One of the mysteries of the English language finally explained.
A graft of tissue from one point to another of the same individual's body.
- ‘Improvements in harvesting techniques and growth of stem cells in the laboratory will lead to increased safety of autografts and an expanding list of indications.’
- ‘The earliest recorded successful grafting procedures were autografts in which skin or bone was recovered from one site on a patient's body and then grafted in a different location on the same individual.’
- ‘As outlined above tissue of autografts fused with each other, while allografted tissues rejected one another.’
- ‘A verification process for release of autografts should use two unique patient identifiers to ensure that the correct procedure, site, position, and implants are used for the correct patient.’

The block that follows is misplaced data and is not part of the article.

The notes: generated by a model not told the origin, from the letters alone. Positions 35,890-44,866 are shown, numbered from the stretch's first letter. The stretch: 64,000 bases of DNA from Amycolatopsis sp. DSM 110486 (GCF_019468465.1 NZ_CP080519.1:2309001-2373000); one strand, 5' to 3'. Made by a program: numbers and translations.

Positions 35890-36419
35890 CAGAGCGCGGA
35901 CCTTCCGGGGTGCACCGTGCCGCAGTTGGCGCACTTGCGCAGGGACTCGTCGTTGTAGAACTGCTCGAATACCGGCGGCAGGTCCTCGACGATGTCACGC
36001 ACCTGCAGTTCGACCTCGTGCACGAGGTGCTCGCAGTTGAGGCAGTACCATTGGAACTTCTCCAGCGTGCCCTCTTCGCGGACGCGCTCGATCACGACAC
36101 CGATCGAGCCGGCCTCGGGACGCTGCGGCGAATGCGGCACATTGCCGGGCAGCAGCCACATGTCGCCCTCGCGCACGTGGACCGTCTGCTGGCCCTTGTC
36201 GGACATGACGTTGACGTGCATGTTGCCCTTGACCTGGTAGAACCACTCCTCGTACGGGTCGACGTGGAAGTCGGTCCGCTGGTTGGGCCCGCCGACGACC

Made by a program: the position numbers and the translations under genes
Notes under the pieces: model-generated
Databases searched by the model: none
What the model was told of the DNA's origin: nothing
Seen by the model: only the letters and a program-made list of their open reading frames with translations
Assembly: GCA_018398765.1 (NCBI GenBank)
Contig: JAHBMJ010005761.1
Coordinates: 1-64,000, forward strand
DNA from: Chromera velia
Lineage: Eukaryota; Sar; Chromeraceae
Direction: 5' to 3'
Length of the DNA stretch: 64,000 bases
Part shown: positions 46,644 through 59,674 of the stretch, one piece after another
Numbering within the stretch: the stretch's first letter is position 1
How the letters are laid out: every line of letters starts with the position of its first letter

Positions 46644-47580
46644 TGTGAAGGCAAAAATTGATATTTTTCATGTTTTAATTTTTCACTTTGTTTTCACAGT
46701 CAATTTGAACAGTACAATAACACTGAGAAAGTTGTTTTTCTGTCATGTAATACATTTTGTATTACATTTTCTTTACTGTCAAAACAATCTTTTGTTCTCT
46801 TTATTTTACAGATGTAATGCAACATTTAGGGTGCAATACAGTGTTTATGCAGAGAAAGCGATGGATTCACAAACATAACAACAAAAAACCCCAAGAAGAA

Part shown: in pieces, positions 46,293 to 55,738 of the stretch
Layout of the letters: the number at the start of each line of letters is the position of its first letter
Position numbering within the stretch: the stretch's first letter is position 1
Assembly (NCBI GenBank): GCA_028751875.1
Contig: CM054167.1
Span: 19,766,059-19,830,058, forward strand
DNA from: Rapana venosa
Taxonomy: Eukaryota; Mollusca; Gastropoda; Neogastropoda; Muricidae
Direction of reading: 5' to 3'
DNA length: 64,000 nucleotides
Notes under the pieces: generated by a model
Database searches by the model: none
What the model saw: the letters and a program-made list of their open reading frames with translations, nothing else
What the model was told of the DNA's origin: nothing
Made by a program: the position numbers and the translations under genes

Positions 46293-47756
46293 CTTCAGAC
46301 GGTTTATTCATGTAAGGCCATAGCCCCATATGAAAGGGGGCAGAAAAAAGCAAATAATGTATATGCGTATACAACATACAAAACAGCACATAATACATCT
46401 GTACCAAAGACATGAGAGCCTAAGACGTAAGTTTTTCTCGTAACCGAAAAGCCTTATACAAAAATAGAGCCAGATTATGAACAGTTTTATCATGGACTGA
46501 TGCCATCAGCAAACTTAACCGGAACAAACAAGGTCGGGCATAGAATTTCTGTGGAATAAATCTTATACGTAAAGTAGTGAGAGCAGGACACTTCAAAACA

- ‘In retrospective studies comparing patellar tendon and hamstring tendon autografts, few significant differences were found overall.’
- ‘Twenty years ago cultured epidermal autografts, in which a small skin biopsy is cultured to produce large epidermal sheets, were developed to treat patients with extensive burns.’
- ‘If this is not possible, the surgeon must determine whether the need to use an allograft outweighs the risk of sterilizing a contaminated autograft.’
- ‘The presence of malignant cells in the autograft has been associated with the recurrence of the disease, and purging procedures are needed to eliminate this risk.’
- ‘In many cases, this is not feasible, and harvesting skin autografts can be an expensive procedure.’
- ‘This study revealed that the use of fibrin glue is an effective and safe method for attaching conjunctival autografts during pterygium surgery.’
- ‘Homografts and Xenografts are thin grafts resembling autografts that are surgically placed on the burn injured areas.’
- ‘If an autograft is to be used, the surgeon should inform the surgical team from where the graft will be harvested.’
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